CIPD Budget response: economic outlook remains challenging, but measures to encourage job creation and retention are welcomed

 

The Chartered Institute of Personnel and Development (CIPD) has welcomed measures set out in the Chancellor’s Budget today that will help more people get a foot on the employment ladder, make it easier for those who’ve been sick to return to work when they are able, and to help those in work plan with confidence for their retirement. Commenting on today’s Budget and the accompanying forecast released by the Office for Budget Responsibility (OBR), Mark Beatson, Chief Economist at the CIPD, said: “The economic forecast released today alongside the Budget contains few surprises.  The very difficult situation in the eurozone casts a long shadow over the UK because of our close trade relationships with Europe so halving the growth forecast for 2013, to 0.6 per cent, was to be expected.  The OBR admits that it was surprised by the 600,000 increase in employment in 2012, given the lack of economic growth.  In this respect, the OBR forecast of 100,000 employment growth in 2013 and a further increase of 100,000 in 2014 may prove to be conservative. 

“The difficult fiscal situation gave the Chancellor little room for manoeuvre, in terms of measures to stimulate the economy, but the budget did contain a few measures that should encourage employment creation and retention and provide a degree of support and certainty for employers.  The proposed reduction of up to £2,000 in employer National Insurance Contributions, to be introduced in 2014 for all employers, will provide a marginal incentive for small businesses to create new jobs and the announcement of growth vouchers to enable small firms to access business advice has the potential to provide them with invaluable help in recruiting, managing and engaging employees in support of business growth.”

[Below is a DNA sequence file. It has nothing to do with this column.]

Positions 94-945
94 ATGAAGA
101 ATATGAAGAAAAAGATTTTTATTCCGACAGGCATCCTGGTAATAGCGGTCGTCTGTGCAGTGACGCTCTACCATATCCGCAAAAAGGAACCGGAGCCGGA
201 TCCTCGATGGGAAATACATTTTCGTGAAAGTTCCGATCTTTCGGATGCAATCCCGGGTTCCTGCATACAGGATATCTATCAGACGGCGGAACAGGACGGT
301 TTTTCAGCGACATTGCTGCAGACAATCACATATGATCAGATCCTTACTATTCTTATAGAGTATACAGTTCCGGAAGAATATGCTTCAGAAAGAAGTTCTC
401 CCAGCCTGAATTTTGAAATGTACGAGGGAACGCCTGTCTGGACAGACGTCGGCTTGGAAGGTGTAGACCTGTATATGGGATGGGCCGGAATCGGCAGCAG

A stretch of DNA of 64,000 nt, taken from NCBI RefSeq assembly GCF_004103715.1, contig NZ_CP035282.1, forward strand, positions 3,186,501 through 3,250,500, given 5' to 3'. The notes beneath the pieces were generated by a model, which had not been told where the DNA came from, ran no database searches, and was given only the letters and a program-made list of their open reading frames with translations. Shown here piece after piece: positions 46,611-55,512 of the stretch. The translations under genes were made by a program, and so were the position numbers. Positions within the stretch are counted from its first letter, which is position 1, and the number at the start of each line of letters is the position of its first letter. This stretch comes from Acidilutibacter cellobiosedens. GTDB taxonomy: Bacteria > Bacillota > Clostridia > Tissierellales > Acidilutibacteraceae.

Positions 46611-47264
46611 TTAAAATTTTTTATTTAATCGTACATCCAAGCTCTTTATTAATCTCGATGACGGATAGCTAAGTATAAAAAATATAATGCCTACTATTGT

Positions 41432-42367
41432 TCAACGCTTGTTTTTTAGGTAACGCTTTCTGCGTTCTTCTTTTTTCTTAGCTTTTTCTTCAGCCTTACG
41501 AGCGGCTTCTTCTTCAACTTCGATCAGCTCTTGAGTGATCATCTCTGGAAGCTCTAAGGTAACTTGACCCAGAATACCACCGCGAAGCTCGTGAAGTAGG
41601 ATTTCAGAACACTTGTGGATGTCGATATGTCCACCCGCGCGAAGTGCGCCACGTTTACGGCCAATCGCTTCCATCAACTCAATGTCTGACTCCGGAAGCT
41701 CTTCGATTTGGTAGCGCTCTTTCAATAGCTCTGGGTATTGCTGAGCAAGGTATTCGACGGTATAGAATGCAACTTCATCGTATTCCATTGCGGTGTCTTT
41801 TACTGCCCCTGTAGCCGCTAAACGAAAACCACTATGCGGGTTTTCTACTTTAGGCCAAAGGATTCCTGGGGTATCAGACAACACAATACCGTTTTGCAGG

On plans to give tax relief to companies that look after their employees and help them return to work after periods of sickness,Ben Willmott, head of public policy at the CIPD, adds: “We look forward to hearing more about the Government’s plans to support occupational health schemes. Research shows that the longer people are off sick, the less likely they are to make a successful return to work; after six months’ absence from work, there is only a 50% chance of someone making a successful return.  Anything that encourages more employers to look after the health of their workforce can only be a good thing – for employers and employees alike.”

On news that the flat rate state pension will be brought forward from 2017 to 2016, Charles Cotton, rewards adviser at the CIPD, said: “Without the simplicity of a flat-rate pension to explain what life on the state pension alone looks like, it has been difficult for employers to convince some staff of the benefits of contribution to a workplace pension scheme.  By bringing forward the implementation of a simple, easy to understand baseline pension, government is speeding up employers’ ability to encourage more workers to invest more in their pensions savings, to boost retirement incomes closer to the levels most would aspire to.”

 
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